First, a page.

Thanks to one of the highest-rated crime series that millions of people watch every night on TV, CSI became a glorified job. The young generation is very interested in joining the exclusive circle of crime scene investigators, looking for ways to reach their sought-after goal.
Contrary to popular belief, not all CSIs are police officers, what’s more, many of them come from varied backgrounds such as science or criminology, to name just a few. If you are one of those, who want to be in charge of crime scenes for a living, here is what you should major in to be a CSI, as well as plenty of other details on the topic.
What Exactly Does a CSI Do?
Short for a crime scene investigator, this acronym covers a pretty wide spectrum of areas as many CSIs also work in laboratories as forensic science technicians that, in their turn, can be specialists in an array of various fields including chemistry, biology, or ballistics.
Generally speaking, CSIs are intended to secure a crime scene and then collect and analyze criminal evidence, from fingerprints and tool marks to biological samples and traces of chemicals. They also often take photographs and sketches of the crime scene and speak to witnesses. In short, they have to do their best in order to process and preserve evidence, which they will later share with respective agencies in the form of written documentation and reports.
They are also invited to testify at criminal trials to help throw light on certain circumstances or specific details that are crucial to establishing the facts and finding out the truth. CSIs are hired by a broad range of organizations, including government agencies, police departments, coroner’s offices, and crime laboratories.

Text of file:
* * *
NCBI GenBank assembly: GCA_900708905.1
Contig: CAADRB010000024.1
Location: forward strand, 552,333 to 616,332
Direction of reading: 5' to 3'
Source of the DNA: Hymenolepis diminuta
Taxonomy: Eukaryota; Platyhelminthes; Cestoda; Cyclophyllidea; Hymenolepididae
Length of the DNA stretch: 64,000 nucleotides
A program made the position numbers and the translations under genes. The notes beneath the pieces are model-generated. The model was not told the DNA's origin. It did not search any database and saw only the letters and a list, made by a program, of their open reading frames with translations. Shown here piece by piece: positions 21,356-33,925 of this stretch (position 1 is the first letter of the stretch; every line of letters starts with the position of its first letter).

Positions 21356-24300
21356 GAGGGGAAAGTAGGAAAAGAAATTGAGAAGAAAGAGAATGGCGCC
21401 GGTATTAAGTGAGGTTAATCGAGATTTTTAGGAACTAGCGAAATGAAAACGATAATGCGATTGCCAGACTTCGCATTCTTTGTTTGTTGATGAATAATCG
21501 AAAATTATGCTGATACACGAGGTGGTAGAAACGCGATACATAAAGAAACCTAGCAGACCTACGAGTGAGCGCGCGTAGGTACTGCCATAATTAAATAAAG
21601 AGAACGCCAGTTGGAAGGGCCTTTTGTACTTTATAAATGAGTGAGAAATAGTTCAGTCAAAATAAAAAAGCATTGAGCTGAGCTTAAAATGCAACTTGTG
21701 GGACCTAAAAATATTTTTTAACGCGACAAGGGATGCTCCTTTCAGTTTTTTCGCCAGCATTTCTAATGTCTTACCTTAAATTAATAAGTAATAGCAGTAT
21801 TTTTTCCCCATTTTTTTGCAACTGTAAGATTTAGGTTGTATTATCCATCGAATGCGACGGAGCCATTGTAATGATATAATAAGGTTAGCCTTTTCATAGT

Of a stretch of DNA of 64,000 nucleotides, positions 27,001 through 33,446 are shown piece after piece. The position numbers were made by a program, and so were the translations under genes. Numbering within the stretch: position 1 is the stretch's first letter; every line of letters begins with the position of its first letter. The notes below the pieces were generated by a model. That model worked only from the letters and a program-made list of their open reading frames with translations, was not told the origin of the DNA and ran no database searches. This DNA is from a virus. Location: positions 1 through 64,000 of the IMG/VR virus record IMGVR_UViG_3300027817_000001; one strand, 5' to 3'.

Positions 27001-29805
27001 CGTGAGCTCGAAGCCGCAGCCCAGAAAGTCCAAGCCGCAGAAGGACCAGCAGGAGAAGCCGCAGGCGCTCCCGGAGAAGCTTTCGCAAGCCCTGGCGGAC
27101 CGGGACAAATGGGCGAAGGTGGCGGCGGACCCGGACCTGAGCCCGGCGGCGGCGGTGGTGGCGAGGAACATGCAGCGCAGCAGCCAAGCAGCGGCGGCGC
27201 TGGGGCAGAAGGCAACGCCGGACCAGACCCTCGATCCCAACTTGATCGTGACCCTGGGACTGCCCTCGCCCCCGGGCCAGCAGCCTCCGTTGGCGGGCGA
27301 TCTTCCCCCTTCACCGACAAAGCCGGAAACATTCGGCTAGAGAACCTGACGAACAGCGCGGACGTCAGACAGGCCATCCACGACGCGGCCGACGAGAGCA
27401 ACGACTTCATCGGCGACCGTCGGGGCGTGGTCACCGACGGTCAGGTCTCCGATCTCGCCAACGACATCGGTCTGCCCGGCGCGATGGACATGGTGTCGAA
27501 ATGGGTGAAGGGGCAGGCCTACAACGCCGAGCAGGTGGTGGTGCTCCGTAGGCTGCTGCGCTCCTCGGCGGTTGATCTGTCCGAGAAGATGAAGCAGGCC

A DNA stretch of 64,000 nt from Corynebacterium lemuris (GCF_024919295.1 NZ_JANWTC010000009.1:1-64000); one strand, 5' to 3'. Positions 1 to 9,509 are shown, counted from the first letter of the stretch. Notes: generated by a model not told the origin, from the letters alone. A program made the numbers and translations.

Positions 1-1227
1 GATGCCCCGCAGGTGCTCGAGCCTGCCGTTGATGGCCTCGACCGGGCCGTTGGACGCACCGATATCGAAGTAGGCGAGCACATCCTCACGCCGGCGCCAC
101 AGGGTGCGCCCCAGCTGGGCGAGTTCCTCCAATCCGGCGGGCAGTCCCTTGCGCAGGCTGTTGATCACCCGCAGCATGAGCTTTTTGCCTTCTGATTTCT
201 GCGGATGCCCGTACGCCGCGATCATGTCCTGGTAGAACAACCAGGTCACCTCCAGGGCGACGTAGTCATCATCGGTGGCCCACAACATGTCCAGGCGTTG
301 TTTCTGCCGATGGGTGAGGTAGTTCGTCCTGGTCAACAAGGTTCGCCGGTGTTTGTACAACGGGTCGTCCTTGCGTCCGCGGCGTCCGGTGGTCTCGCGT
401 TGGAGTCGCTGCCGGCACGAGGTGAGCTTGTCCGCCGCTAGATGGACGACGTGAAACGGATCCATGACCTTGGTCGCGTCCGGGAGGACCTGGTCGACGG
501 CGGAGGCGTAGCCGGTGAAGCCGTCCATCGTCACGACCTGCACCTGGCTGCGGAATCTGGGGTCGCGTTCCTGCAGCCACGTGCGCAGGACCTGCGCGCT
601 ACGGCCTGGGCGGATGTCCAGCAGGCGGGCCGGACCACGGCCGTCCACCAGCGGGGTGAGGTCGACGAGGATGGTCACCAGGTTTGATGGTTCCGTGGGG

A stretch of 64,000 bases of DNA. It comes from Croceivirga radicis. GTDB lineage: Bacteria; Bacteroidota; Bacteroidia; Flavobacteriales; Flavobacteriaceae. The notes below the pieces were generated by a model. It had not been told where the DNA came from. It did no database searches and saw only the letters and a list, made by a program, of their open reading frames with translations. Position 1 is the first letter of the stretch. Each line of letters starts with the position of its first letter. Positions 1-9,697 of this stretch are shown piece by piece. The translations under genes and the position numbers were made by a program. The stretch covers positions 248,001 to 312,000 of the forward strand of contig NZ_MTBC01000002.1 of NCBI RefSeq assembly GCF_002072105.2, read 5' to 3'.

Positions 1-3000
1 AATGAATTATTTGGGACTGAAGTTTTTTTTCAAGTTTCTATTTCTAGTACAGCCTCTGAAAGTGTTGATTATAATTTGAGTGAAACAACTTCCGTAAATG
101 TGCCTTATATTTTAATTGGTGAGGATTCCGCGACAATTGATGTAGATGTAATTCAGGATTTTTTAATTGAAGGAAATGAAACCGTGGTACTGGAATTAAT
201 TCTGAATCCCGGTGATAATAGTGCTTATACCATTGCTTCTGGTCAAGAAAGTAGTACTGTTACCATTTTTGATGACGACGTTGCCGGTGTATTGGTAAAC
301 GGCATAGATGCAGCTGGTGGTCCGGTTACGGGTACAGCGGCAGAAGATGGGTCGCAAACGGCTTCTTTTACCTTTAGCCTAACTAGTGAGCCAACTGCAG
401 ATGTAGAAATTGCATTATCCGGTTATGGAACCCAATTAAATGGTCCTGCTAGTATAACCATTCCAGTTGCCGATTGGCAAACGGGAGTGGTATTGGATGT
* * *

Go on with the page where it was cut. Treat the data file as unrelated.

What Are Education Requirements To Become a CSI?
If you are a detail-oriented person with well-developed problem-solving skills and a strong ability to remain focused on your duties regardless of the environment, then a CSI job may be your perfect fit. So, what are the career and education requirements to make your dream come true?
Quite naturally, the first and foremost thing you need to become a professional CSI is an undergraduate degree. While a high school diploma or equivalent might be a minimum requirement for some positions, the majority of police departments and law enforcement agencies are looking for candidates with a bachelor’s degree in criminal justice, natural science, or computer science. Needless to say, your chances to grab a more attractive and better-paid job are much higher with your BS than with a two-year associate’s degree.
Alternatively, candidates with a degree in some unrelated field of study can choose to complete one of the dedicated programs, for instance, for crime scene technicians. Such programs intended to provide a detailed study of crime scene management, at the same time offering numerous opportunities for quality on-the-job training.
Moving forward, you will need some real-life experience, and since, as a rule, employers want their future specialists to have at least six months (but two years are much better) of being on duty, it is a good idea to obtain an internship or a job within the crime scene investigator field. This on-job-training is extremely important not only because it makes you an attractive candidate for your eventual employer but, in the first place, because it gives you the precious knowledge and necessary skills you can’t get the other way.
Even though internships come with lower pay and often fewer hours, do not skip this opportunity to elevate your level of expertise while learning from seasoned police officers or specialists that work for law enforcement agencies. By the way, completing an internship is a common requirement for various undergraduate and graduate degree programs, hence some of them can be available only for students.
Many CSI jobs require professional certification, and you can complete the majority of them through the International Association for Identification (IAI). If you are plotting to get your certification as a full-time crime scene investigator, you will need to spend at least one year working in the field and pass an exam. In accordance with your plans, you can choose to complete several certifications (forensic art, latent print, bloodstain pattern analysis, and others) to boost your career growth.
It’s common knowledge that many CSIs come directly from the police force without earning their bachelor’s degree but with years of experience in the field. However, if you have ambitious plans for your future career, a relevant bachelor’s degree is something you will need to achieve your goals.